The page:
Sanderson Farms on May 24 reported a decrease in net income and but an increase in net sales for the second quarter of fiscal year 2018. The period ended April 30.
Net sales for the second quarter of fiscal 2018 were $813.5 million compared with $802.0 million for the same period a year ago. For the quarter, net income was $41.9 million, or $1.84 per share, compared with net income of $67.0 million, or $2.95 per share, for the second quarter of fiscal 2017.
Net sales for the first six months of fiscal 2018 were $1.59 billion, compared with $1.49 billion for the same period of fiscal 2017. Net income for the first half of the year totaled $93.2 million, or $4.08 per share, compared with net income of $91.0 million, or $4.00 per share, for the first six months of last year.
“The results of our second quarter of fiscal 2018 reflect slightly lower feed costs per pound, continued favorable demand for poultry products from retail grocery store customers, higher volume, and a stable export environment," said
Joe F. Sanderson, Jr., chairman and chief executive officer of Sanderson Farms, Inc. “These positive factors were offset by weak food service demand for boneless breast meat and jumbo wings produced at our plants that target food service customers. Because of this weakness, our average sales price per pound decreased during the first half of this fiscal year compared with last year, but improved sequentially during the second fiscal quarter of 2018. Market prices for boneless breast meat improved significantly during March, but then weakened counter seasonally in April as the cold, wet spring weather kept consumers indoors.
“Lower average sales prices were offset during the quarter by more pounds sold, as our new St. Pauls, North Carolina, facility is running at full capacity. Poultry pounds sold increased 3.1 percent during the quarter compared to last year’s second quarter,” added Sanderson.
According to Sanderson, overall market prices for poultry products were lower during the second quarter compared with the same period last year. Market prices for chicken products sold to retail grocery store customers remained relatively strong during the quarter, and continue to reflect good demand. Compared with the second fiscal quarter of 2017, boneless breast meat market prices were approximately 5.3 percent lower, the average market price for bulk leg quarters increased approximately 6.2 percent, and jumbo wing market prices were lower by 23.6 percent. Market prices for chicken breast tenders averaged 4.7 percent lower than a year ago.
The company’s average feed costs per pound of poultry products processed decreased by 3.3 percent when compared with the second quarter of fiscal 2017, while prices paid for corn and soybean meal, the company’s primary feed ingredients, decreased 1.3 percent and increased 3.6 percent, respectively, compared with the second quarter of fiscal 2017. The company’s feed costs per pound processed were affected by changes in feed formulation and improved broiler performance.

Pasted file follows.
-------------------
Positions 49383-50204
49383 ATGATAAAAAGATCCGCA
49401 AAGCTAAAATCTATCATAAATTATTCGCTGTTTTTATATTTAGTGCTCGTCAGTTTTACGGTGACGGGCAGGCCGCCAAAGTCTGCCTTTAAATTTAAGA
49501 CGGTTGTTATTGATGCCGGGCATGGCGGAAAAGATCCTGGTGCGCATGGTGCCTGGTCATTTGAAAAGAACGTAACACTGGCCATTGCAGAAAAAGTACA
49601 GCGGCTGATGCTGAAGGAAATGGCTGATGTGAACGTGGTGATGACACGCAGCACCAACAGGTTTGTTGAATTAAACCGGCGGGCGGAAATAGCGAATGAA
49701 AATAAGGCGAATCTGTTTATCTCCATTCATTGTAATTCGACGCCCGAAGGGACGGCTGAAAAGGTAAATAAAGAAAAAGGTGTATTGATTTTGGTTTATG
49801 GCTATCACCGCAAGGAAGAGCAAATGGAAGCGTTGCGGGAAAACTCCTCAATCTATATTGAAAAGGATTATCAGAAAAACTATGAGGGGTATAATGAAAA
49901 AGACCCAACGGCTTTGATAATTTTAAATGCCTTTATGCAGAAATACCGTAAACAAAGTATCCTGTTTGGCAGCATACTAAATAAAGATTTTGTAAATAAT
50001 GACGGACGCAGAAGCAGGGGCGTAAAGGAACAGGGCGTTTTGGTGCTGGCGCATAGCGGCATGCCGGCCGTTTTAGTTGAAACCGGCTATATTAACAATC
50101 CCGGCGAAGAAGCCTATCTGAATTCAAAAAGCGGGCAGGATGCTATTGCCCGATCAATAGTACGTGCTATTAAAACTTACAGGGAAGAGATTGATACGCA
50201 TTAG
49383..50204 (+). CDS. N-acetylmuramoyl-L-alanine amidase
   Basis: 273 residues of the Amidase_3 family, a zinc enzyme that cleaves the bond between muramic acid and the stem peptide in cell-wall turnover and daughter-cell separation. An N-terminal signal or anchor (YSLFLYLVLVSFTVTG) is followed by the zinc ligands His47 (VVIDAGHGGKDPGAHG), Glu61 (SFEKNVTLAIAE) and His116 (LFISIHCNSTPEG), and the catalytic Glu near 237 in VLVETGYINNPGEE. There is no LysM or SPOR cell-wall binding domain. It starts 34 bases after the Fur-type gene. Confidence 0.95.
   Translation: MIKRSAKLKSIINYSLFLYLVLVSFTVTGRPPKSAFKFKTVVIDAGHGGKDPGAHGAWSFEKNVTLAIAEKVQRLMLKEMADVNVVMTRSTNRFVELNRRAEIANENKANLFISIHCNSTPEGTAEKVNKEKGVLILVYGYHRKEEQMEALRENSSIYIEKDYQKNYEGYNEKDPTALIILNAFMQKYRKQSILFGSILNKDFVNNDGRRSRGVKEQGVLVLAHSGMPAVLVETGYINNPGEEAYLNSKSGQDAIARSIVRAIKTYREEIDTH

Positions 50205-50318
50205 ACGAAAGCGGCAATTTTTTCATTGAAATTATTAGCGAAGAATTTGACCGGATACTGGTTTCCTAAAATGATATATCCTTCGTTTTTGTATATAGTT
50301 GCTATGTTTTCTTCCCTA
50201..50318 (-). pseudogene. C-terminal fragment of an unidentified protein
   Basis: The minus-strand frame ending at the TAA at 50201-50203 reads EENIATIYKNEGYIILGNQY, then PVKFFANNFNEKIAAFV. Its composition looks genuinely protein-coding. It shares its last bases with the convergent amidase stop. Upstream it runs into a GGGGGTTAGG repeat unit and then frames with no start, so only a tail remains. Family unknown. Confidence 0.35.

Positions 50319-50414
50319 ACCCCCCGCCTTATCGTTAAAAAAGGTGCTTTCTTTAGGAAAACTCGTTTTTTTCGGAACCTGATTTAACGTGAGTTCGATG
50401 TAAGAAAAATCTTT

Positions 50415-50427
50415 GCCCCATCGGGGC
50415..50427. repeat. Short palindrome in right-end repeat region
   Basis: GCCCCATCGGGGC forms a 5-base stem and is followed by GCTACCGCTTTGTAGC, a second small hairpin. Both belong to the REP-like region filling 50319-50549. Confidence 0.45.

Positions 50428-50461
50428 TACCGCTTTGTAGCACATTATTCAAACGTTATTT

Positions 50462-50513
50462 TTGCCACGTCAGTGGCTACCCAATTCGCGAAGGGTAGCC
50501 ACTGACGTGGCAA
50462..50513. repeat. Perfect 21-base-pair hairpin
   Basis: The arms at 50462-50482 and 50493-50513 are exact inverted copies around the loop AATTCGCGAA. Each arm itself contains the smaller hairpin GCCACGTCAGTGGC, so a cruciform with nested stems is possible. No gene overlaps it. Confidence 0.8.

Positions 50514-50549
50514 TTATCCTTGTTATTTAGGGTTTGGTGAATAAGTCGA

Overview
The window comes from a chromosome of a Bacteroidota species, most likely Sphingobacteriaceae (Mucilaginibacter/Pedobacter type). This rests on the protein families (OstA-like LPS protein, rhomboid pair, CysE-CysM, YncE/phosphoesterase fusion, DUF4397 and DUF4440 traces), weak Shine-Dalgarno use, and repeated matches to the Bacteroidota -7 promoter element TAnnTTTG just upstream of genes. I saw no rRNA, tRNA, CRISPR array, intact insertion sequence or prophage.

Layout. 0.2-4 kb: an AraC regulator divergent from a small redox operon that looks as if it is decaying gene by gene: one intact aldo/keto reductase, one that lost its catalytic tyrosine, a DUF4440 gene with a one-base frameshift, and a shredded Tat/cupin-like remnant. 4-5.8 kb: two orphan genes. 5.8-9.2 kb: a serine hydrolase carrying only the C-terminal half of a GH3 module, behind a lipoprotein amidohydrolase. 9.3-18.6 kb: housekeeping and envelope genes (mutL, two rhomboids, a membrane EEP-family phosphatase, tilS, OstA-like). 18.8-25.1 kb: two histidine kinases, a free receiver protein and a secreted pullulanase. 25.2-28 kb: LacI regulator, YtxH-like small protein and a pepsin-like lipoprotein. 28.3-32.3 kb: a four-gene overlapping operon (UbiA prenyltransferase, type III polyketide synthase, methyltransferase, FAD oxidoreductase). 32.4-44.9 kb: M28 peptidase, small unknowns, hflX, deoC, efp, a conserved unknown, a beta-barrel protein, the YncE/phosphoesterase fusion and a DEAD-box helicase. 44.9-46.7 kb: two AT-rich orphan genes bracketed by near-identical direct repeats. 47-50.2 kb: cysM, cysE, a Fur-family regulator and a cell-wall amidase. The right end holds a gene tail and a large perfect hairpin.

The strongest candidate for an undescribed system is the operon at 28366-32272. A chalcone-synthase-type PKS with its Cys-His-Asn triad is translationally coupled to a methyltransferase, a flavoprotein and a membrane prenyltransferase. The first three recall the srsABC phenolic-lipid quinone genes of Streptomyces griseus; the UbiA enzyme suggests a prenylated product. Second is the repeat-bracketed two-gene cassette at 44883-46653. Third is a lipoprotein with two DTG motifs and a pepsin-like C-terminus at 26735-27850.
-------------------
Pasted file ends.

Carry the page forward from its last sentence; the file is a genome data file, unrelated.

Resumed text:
Looking forward to second half of FY 2018
“Looking ahead to the second half of the fiscal year, we expect grain prices to be somewhat higher as we move through the crop growing season,” added Sanderson. “While there are ample supplies of both corn and soybeans worldwide, a slow start to the United States planting season for 2018 corn and soybean crops as a result of the cold, wet spring in the United States grain belt put upward pressure on market prices. Farmers quickly made up that early deficit, and planting progress is now on pace with historical averages. Grain market participants will now turn their attention to trade issues and weather during the growing season.
“With respect to chicken production numbers, while the USDA reports that the United States broiler breeder flock is 4 percent larger than a year ago, the agency also reports that egg production, hatch rates and livability are trending below last year. The current USDA forecast for United States broiler production during calendar 2018 to increase approximately 1.6 percent over calendar 2017 seems reasonable, but even this lowered estimate could prove to be high should these production trends continue. We expect our production during our third and fourth fiscal quarters of 2018 to be up 2.8 percent and down 4.7 percent, respectively, compared to the same quarters of fiscal 2017,” Sanderson concluded.